Sally Becker: Biography highlights
Moved by the images of suffering, Sally Becker set off to the war torn region of Bosnia-Herzegovina determined to try and help.
Full biography of Sally Becker
Sally Becker’s background
Moved by the images of suffering, Sally Becker set off to the war torn region of Bosnia-Herzegovina determined to try and help. The country was in the midst of civil war and Croats and Muslims were fighting for control of Mostar, a city which had once been a popular tourist destination. 50,000 people were trapped on the east side of the city, crammed into an area just twenty miles long. There was no electricity and very little food and the area was constantly targeted by snipers and rocket propelled grenades. No one could get in or out and people were dying for want of the most basic medical supplies.
Sally began by delivering aid to west Mostar and soon became a familiar sight as she drove in and out of the city in an old Renault 4. When she was asked to help a child trapped on the east side of the river she drove an ambulance across the front line and evacuated all the wounded children and their mothers. The mission was successful and Sally was dubbed the Angel of Mostar. She continued her missions throughout the war, bringing humanitarian aid to besieged areas and evacuating the wounded from all sides.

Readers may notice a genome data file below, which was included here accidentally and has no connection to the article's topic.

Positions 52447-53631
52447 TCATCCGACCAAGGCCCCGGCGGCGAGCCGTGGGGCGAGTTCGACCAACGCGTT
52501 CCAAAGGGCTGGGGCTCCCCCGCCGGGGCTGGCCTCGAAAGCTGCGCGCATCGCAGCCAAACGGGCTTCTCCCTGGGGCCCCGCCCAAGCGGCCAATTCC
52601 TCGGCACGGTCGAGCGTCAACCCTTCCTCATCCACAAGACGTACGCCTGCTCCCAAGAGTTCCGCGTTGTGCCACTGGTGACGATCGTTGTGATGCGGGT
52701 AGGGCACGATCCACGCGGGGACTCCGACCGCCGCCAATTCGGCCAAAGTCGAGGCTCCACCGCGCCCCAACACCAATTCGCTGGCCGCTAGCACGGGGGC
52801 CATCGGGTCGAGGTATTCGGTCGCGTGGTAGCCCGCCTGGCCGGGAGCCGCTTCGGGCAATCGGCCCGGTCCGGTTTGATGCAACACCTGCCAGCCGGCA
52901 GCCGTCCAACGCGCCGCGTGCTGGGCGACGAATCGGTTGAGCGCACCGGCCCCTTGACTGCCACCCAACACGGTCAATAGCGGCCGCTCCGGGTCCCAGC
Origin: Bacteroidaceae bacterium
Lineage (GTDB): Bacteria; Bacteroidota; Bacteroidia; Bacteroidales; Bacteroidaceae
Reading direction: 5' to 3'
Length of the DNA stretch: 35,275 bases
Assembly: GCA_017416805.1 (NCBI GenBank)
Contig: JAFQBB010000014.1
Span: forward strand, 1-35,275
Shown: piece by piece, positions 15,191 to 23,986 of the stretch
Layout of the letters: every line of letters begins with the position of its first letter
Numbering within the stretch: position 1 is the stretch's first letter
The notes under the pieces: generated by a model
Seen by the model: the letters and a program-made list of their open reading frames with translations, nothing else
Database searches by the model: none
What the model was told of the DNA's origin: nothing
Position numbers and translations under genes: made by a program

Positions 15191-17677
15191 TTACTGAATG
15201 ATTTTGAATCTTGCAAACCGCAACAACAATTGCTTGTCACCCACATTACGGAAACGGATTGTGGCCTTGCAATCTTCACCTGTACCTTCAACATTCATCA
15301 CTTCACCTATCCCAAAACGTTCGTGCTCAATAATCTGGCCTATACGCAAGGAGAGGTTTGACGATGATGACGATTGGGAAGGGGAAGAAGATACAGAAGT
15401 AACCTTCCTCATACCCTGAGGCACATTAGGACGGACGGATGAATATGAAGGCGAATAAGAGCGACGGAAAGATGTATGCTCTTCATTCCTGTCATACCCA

When the war spread to Kosovo Sally and her volunteers brought convoys of aid to the region but as the conflict escalated, the aid agencies pulled out and the borders were closed. Sally crossed the mountains on foot to bring medical supplies to a hospital in Junik, a town surrounded by Serb forces. She was asked to help sick and wounded children and their families to reach safety across the border but as they made their way across the mountains they were ambushed by Serb paramilitaries. While the rest of the group escaped into the forest, Sally stayed to help a woman and two children who were caught in the crossfire. They were eventually captured but the woman and her children were released the next day. After three days of interrogation, Sally was sentenced to one month in prison- but neither this, nor later being targeted by masked gunmen in Tropoye could make her abandon her task.
She continued her work throughout the conflict and later helped to set up centres in Albania and Kosovo for women and children traumatised by the war. In July 2012 Sally carried the Olympic flag for Peace and Justice alongside Mohammed Ali and Ban Ki-moon at the Opening Ceremony of the London Olympic Games.
Sally is a Goodwill Ambassador for Children of Peace and a member of the Advisory Board of the Humanitarian Intervention Centre (HIC) She is a Patron of Faith Matters.
In November 2014, Sally founded Road to Peace, a registered British charity working with organisations and individuals across the world to facilitate vital medical treatment for sick and injured children.
In 2017, she returned from Mosul after helping to rescue injured children fleeing from ISIS.
Sally’s rescue work has been recognised with many awards, including the Unsung Heroes Award, The Ross McWhirter Award for Bravery, The Variety Club Award and Woman of the Year, Blue Drop Group Sicily, as well as an invite to Windsor Castle where she was introduced to HRH Queen Elizabeth II.